reader 2.5 released

October 2021 ∙ three minute read ∙

Hi there!

I'm happy to announce version 2.5 of reader, a Python feed reader library.

What's new? #

Here are the most important changes since reader 2.0.

Search enabled by default #

Full-text search works out of the box: no extra dependencies, no setup needed.

Statistics #

There are now statistics on feed and user activity, to give you a better understanding of how you consume content.

First, you can get the average number of entries per day for the last 1, 3, 12 months, so you know how often a feed publishes new entries, and how that changed over time – think sparklines: 36 entries ▄▃▁ (4.0, 2.0, 0.6).

Second, reader records the time when an entry was last marked as read or important. This will allow you to see how you engage with new entries – I'm still working on how to translate this data into a useful summary.

A nice side-effect of knowing when entry flags changed is that now it's possible to tell if an entry was explicitly marked as unimportant (new entries are unimportant by default).

Improved duplicate handling #

Duplicate handling got significantly better:

  • False negatives are reduced by using approximate string matching and heuristics to detect truncated content.
  • You can trigger entry deduplication manually, for the existing entries of a feed – just add the .reader.dedupe.once tag to the feed, and wait for the next update. Also, you can deduplicate entries by title alone, ignoring content.
  • Old duplicates are deleted instead of marked as read/unimportant.

User-added entries #

You can now add entries to existing feeds. This is useful when you want to keep track of an article that is not in the feed anymore because it "fell off the end".

It can also be used to build bookmarking / read later functionality similar to that of Tiny Tiny RSS; extracting content from arbitrary pages would be pretty helpful here.

New Python versions #

reader now supports Python 3.10 and PyPy 3.8.

Other changes #

Aside from the changes mentioned above, I added a new plugin hook, added a few convenience methods and attributes, updated the web application and plugins to take advantage of the new features, and fixed a few minor bugs.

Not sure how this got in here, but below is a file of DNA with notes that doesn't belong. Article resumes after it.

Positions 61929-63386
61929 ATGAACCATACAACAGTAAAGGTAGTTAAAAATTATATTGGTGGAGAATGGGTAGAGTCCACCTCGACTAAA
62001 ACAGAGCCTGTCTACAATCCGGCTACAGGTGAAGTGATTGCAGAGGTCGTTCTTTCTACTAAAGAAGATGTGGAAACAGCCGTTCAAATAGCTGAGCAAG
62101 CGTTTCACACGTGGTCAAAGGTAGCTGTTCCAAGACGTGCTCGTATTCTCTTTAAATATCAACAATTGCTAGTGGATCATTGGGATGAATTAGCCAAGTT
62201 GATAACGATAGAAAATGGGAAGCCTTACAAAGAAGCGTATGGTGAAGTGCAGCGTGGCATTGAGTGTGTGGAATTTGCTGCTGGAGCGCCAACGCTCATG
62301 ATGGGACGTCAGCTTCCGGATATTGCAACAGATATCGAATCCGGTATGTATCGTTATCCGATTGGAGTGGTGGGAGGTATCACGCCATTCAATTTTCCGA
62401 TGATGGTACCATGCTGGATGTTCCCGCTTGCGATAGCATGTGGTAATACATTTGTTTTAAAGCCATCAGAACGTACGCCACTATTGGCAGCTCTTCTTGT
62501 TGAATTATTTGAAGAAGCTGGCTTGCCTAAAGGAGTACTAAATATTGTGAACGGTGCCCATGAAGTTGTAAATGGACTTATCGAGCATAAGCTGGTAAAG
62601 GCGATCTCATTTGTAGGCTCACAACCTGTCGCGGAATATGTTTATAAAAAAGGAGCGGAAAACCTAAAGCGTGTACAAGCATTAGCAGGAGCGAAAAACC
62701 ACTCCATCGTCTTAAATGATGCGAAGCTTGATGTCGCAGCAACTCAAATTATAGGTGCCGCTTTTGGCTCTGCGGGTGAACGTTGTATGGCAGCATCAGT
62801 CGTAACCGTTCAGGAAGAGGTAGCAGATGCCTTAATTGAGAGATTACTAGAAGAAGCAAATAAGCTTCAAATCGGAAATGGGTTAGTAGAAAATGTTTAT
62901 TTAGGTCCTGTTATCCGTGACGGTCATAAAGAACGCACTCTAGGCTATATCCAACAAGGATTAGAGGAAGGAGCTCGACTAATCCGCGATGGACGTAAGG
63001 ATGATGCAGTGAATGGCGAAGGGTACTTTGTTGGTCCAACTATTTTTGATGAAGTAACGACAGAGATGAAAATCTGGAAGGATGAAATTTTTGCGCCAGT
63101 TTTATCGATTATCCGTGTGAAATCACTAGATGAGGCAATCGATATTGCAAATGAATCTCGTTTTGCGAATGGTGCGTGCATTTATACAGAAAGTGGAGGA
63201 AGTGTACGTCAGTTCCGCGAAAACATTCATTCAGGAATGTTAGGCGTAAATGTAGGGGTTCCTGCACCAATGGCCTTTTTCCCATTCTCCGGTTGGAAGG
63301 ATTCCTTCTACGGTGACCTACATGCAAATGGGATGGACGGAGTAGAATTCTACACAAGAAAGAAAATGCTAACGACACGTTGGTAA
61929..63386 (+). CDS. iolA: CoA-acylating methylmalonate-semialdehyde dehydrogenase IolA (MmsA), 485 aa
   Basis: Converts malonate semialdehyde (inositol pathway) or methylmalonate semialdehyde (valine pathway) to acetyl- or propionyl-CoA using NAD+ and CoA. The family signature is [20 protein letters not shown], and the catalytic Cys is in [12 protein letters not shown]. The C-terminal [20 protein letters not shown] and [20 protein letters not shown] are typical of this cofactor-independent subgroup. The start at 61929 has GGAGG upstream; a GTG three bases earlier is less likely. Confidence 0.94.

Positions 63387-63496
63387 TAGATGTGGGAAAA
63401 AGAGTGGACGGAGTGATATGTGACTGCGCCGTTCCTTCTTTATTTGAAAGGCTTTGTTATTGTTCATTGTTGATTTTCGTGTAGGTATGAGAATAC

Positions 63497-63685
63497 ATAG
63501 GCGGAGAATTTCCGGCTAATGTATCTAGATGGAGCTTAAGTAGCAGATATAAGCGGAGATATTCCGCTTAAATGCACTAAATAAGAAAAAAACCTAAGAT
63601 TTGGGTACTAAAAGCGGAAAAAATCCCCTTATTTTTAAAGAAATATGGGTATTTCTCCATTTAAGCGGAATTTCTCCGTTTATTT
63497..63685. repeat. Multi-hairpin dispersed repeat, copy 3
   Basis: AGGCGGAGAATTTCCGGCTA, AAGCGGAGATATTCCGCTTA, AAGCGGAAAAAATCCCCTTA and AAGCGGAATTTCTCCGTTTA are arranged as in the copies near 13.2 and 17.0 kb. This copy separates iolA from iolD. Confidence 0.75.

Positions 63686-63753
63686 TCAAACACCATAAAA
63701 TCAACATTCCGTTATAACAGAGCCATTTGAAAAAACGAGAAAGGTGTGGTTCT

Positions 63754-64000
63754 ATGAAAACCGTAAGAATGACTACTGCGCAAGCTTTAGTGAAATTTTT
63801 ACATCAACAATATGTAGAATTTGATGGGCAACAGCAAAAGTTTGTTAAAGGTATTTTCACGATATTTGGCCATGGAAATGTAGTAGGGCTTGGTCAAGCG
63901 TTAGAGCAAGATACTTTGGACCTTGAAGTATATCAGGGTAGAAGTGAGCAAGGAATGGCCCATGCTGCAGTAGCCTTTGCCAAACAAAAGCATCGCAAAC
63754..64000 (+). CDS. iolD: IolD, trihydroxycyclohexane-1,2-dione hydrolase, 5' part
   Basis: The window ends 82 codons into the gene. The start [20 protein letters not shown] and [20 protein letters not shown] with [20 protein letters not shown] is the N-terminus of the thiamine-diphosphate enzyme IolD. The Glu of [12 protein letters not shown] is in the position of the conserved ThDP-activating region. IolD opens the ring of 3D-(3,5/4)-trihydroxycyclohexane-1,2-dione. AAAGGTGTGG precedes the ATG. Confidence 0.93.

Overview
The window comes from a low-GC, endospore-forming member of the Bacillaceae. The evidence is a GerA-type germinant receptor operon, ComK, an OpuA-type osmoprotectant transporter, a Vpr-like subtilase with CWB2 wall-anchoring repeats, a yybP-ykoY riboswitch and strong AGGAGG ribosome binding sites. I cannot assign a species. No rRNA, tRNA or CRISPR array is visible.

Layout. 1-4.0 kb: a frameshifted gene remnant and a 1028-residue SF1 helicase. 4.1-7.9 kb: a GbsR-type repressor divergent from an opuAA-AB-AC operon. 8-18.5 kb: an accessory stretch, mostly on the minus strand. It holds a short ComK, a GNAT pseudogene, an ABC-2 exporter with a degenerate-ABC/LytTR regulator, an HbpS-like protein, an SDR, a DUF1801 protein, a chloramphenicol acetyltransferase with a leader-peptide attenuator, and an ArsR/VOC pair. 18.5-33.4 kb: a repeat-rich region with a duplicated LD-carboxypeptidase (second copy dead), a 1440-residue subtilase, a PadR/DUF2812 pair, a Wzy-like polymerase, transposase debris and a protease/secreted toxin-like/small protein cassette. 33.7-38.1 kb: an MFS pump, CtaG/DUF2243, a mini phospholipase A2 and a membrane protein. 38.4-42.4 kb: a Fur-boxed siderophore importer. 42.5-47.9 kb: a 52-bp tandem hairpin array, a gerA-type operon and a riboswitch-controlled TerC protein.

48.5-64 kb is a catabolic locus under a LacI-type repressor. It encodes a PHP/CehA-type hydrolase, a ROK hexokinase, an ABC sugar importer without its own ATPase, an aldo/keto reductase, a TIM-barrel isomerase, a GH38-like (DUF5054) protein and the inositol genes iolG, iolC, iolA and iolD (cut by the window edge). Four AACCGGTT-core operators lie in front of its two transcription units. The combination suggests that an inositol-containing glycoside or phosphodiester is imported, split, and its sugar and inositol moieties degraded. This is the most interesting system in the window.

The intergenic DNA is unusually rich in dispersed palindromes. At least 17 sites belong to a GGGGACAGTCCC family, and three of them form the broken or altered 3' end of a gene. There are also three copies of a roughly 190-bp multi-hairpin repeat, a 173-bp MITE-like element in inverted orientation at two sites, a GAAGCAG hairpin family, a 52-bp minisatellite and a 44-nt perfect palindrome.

See the changelog for details.

What is reader? #

reader takes care of the core functionality required by a feed reader, so you can focus on what makes yours different.

reader in action reader allows you to:

  • retrieve, store, and manage Atom, RSS, and JSON feeds
  • mark entries as read or important
  • add tags and metadata to feeds
  • filter feeds and articles
  • full-text search articles
  • get statistics on feed and user activity
  • write plugins to extend its functionality

...all these with:

  • a stable, clearly documented API
  • excellent test coverage
  • fully typed Python

To find out more, check out the GitHub repo and the docs, or give the tutorial a try.

Why use a feed reader library? #

Have you been unhappy with existing feed readers and wanted to make your own, but:

  • never knew where to start?
  • it seemed like too much work?
  • you don't like writing backend code?

Are you already working with feedparser, but:

  • want an easier way to store, filter, sort and search feeds and entries?
  • want to get back type-annotated objects instead of dicts?
  • want to restrict or deny file-system access?
  • want to change the way feeds are retrieved by using Requests?
  • want to also support JSON Feed?

... while still supporting all the feed types feedparser does?

If you answered yes to any of the above, reader can help.

Why make your own feed reader? #

So you can:

  • have full control over your data
  • control what features it has or doesn't have
  • decide how much you pay for it
  • make sure it doesn't get closed while you're still using it
  • really, it's easier than you think

Obviously, this may not be your cup of tea, but if it is, reader can help.